Three local men, including an anesthesiology technologist at a Philadelphia hospital, were arrested this week in connection with an opioid pill ring that, authorities said, trafficked more than 1,000 pills over six months this year.
Anthony Pepe III, 40, of Cherry Hill, the anesthesiology technologist; Daniel Watson, 39, of Bellmawr; and Prussia Hing, 35, of Philadelphia, were arrested Tuesday after an informant and undercover officers allegedly watched them deal pills on eight occasions — sometimes in front of the hospital where Pepe worked. Authorities did not specify the hospital in court documents.
All three men were charged with conspiracy to distribute and possession with intent to distribute oxycodone. An FBI agent wrote in a criminal complaint that Hing supplied Pepe with pills that Pepe then sold to Watson, who in turn sold the pills to an informant. The complaint did not allege that Pepe had sold pills taken from the hospital as well. At one point, he told Watson in a recorded conversation that he could get the powerful synthetic opioid fentanyl in the hospital, but "not enough to supply a corner."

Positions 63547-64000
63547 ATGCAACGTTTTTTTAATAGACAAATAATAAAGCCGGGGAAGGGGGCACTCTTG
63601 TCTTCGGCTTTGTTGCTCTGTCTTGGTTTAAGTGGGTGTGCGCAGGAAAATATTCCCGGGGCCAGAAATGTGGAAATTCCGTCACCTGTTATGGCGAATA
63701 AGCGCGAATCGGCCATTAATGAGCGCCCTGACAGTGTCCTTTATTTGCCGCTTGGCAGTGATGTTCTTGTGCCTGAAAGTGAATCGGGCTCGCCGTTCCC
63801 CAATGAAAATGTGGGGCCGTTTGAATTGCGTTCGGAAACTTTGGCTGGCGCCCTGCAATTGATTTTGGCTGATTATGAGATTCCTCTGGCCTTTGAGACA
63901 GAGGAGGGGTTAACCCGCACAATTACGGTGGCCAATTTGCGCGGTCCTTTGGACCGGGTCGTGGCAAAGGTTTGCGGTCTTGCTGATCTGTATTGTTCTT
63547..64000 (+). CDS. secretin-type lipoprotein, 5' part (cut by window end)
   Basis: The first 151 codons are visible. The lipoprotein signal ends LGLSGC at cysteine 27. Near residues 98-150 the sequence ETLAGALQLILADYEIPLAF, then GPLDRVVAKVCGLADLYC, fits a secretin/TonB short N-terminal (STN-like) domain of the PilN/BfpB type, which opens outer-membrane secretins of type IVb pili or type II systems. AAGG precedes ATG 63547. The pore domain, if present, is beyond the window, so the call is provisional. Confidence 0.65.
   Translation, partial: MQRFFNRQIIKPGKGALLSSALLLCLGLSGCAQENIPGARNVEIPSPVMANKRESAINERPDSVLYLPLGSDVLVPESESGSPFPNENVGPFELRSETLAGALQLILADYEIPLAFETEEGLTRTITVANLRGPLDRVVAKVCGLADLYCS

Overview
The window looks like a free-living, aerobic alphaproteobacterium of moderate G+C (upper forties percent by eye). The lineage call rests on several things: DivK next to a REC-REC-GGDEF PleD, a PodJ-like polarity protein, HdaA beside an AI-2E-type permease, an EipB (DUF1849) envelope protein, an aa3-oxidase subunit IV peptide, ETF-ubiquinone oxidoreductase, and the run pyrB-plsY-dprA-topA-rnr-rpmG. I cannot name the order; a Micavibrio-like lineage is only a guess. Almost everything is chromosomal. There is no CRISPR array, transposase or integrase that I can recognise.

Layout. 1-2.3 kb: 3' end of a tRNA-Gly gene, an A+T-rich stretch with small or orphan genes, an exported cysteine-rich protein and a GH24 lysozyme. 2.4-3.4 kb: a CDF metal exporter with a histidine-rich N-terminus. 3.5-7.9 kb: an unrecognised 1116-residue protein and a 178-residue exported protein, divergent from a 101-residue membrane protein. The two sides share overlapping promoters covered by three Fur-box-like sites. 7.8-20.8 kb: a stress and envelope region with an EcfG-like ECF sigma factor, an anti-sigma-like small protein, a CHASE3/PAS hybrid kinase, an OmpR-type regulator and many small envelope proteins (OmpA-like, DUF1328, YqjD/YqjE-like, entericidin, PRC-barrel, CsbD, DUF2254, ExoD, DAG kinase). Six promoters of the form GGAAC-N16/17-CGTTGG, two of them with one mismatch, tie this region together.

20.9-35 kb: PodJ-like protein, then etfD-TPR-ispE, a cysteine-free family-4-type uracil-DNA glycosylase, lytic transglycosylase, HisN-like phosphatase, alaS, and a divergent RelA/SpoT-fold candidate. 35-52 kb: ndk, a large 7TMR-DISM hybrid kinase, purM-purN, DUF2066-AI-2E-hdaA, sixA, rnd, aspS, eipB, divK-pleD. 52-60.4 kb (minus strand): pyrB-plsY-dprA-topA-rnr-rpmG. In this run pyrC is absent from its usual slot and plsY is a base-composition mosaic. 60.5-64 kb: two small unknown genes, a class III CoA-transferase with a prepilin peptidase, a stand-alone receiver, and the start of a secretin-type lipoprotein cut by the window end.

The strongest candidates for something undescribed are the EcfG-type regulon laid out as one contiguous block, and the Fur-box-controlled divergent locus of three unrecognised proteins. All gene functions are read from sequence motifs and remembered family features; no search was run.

Fentanyl is an especially powerful opioid that has legitimate uses but is implicated in overdose deaths in people who may have thought they were taking heroin — or even crack cocaine. Many have wondered why dealers would adulterate their product with a substance that could kill their customers, or even if they're doing it on purpose.
In the recorded conversation, Pepe offered a theory about fentanyl's properties that others dispute.
"Fentanyl is more addicting than heroin, that's why you cut it with the fentanyl," Pepe told Watson. " 'Cause when you cut that's what they want. … Because it's making them come back for more, so instead of doing one bag now you're doing four or five bags."
Federal authorities didn't catch the men trafficking in fentanyl, though: Most of the pills the informant bought were unadulterated oxycodone. The rest were a combination of the opioid painkillers hydrocodone and codeine, and methylphenidate, a stimulant commonly known as Ritalin.